13 January 2023

Anti-dumping Investigation Concerning Printed Circuit Boards From China And Hong Kong

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Exports originating or exported from China and Hong Kong are within the scope of the investigation.
India International Law
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The Directorate General of Trade Remedies (DGTR) has initiated an anti-dumping investigation concerning imports of Printed Circuit Board (PCB) originating in or exported from China and Hong Kong, by a notification dated 30 December 2022 (Notification).

The DGTR will conduct the investigation to determine and recommend anti-dumping duties on the imports into India and has called for all interested parties to participate and make submissions in this regard.

Countries Involved

Exports originating or exported from China and Hong Kong are within the scope of the investigation.

Product Scope

The product scope covers PCB's, limited up to 6 layers but excluding the following PCBs:

  1. PCBs with more than 6 layers;
  2. PCBs for use in mobile phone applications; and
  3. populated printed circuit boards of all sizes.

Period of Investigation

The period of investigation ('POI') for the investigation is July 2021 to June 2022. The injury investigation period shall cover the periods of Indian financial years 2018-19, 2019-20, 2020-21 and the POI.

Time-limit to Respond

All interested parties are required to intimate their interest (including the nature of interest) in the investigation, file their questionnaire responses and offer their comments within 30 days from the date of the Notification, i.e. on or before 30 January 2023.


A PCB is a bare board which is supplied with layout data or artlvork and used to mount components. A PCB is manufactured and sold as single side, double side or multiple layers. PCBs are mainly used to provide electrical connection and mechanical support to the electrical components of a circuit. A PCB is assembled with electronic components like transistors, resistors, capacitors etc. In the assembly process which happens at the customer's end, a PCB is populated or 'stuffed' with electronic components to form a functional printed circuit assembly (PCA) which is also called a printed circuit board assembly (PCBA). Populated / stuffed printed circuit boards are used in all kinds of electronic circuits, from simple transistor amplifiers to the biggest super computers. PCBA are used in cars, telephones, ovens, toys, televisions, computers, lighting solutions etc.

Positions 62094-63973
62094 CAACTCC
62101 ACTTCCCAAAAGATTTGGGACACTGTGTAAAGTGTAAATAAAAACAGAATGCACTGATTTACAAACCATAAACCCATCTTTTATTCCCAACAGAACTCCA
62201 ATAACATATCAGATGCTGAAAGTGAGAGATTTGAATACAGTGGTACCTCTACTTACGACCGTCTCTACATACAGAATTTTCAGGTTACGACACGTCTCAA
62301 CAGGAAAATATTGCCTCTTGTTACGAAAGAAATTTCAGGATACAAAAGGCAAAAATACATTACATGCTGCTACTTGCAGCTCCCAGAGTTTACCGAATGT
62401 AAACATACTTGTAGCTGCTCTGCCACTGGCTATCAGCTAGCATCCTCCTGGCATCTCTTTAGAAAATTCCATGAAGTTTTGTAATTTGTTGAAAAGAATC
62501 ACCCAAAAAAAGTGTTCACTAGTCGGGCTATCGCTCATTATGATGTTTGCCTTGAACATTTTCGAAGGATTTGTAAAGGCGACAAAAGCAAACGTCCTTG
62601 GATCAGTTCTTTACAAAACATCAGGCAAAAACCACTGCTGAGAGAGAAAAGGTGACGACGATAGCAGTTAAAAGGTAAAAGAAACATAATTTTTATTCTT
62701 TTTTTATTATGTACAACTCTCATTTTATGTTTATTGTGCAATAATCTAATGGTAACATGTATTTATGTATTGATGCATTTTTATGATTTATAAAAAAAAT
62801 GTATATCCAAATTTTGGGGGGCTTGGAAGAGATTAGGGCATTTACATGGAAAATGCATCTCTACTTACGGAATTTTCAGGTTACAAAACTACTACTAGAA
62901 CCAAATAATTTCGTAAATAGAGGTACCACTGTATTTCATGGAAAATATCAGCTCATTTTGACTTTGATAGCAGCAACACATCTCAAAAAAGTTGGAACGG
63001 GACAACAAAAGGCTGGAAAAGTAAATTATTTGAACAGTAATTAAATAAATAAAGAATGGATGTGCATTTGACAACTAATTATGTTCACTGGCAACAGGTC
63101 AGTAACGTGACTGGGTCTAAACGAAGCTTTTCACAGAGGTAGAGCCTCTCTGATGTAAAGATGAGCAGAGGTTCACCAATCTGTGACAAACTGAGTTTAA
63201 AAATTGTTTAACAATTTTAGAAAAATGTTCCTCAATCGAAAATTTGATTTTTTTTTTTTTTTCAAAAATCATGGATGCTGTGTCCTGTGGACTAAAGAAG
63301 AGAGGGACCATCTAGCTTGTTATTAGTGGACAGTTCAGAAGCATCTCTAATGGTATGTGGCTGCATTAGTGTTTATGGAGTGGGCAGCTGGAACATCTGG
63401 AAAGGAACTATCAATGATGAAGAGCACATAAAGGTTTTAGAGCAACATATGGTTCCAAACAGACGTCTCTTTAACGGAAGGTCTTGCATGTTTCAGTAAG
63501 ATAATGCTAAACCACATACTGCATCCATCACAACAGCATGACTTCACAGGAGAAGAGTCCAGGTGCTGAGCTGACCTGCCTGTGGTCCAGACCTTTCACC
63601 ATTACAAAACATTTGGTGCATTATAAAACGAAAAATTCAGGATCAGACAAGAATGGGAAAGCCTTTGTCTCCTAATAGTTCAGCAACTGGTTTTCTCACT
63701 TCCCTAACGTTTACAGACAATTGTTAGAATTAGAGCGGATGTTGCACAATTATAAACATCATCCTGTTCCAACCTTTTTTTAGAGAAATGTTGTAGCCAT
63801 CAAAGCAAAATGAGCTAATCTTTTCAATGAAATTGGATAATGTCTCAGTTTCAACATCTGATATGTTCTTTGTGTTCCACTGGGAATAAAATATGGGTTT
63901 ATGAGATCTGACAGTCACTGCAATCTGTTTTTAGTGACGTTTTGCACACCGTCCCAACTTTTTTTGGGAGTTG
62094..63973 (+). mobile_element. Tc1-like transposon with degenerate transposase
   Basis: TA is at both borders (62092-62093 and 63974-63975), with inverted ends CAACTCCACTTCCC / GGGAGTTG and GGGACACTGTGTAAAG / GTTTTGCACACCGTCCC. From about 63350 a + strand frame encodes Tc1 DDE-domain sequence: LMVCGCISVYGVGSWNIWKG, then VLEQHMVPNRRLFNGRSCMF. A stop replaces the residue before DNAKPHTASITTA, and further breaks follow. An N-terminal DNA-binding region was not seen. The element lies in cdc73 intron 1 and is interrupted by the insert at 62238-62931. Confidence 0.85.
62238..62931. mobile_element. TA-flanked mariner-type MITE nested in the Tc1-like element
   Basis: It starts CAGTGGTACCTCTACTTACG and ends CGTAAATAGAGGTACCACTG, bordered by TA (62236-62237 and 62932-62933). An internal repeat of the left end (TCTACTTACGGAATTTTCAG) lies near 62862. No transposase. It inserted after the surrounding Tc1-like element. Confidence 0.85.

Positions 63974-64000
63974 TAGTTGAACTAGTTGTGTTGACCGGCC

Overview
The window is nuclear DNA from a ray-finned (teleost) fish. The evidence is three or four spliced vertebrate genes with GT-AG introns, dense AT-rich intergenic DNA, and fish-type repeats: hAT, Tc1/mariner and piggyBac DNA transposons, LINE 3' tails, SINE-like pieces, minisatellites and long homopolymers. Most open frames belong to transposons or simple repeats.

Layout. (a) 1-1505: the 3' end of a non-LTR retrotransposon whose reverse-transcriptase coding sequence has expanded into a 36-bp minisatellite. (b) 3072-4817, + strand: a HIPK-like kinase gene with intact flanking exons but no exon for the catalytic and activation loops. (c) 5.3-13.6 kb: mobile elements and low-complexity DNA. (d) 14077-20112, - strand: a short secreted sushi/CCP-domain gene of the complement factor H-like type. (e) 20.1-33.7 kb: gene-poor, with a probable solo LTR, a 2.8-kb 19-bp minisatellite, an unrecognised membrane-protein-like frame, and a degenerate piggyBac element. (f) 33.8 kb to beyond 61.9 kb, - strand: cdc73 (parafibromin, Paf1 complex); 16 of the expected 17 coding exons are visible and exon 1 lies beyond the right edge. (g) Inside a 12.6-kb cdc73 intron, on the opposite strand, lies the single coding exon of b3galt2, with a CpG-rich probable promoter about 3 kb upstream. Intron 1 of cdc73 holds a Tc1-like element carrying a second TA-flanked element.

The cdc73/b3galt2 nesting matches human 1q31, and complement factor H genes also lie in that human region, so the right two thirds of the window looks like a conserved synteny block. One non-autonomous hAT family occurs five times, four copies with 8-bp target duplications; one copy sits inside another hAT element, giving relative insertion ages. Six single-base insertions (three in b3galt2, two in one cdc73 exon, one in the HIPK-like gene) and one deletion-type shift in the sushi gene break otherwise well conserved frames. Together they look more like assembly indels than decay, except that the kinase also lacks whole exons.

As a result of the investigation, imports of PCBs from the subject countries may be levied with additional anti-dumping duties which will increase the landed cost of the imports into India, applicable for the next 5 years. This will have a long-term impact on user industries such as automation, automobile, electronics manufacturers, etc. as the cost of the primary product for making PCBAs will likely be significantly enhanced.


In the present anti-dumping investigation on PCBs, manufacturers and exporters from China and Hong Kong, will have the opportunity to co-operate with the DGTR by confidentially providing their relevant data in prescribed questionnaires to obtain an individual anti-dumping duty rate for their exports.

The rate of duty applicable to non-participating exporters will be based on the information provided by the domestic industry in India. Non-participation attracts residual margins which are country-wide, non-specific and based on internal calculations of the DGTR and are generally observed to be significantly higher than a manufacturer / exporter specific anti-dumping duty.

Manufacturers, exporters, importers, end-users and user associations are accorded the opportunity to oppose the imposition of anti-dumping duties and/or obtain individual anti-dumping duty rates by filing prescribed questionnaires, legal representations and presenting oral submissions before the DGTR.

Exporters and importers can align themselves to utilize the opportunity to minimize the impact of the imposition of anti-dumping duties on their respective countries and mitigate market access conditions by seeking product exclusions and securing individual duty rates for their export channels.

The content of this document do not necessarily reflect the views/position of Khaitan & Co but remain solely those of the author(s). For any further queries or follow up please contact Khaitan & Co at

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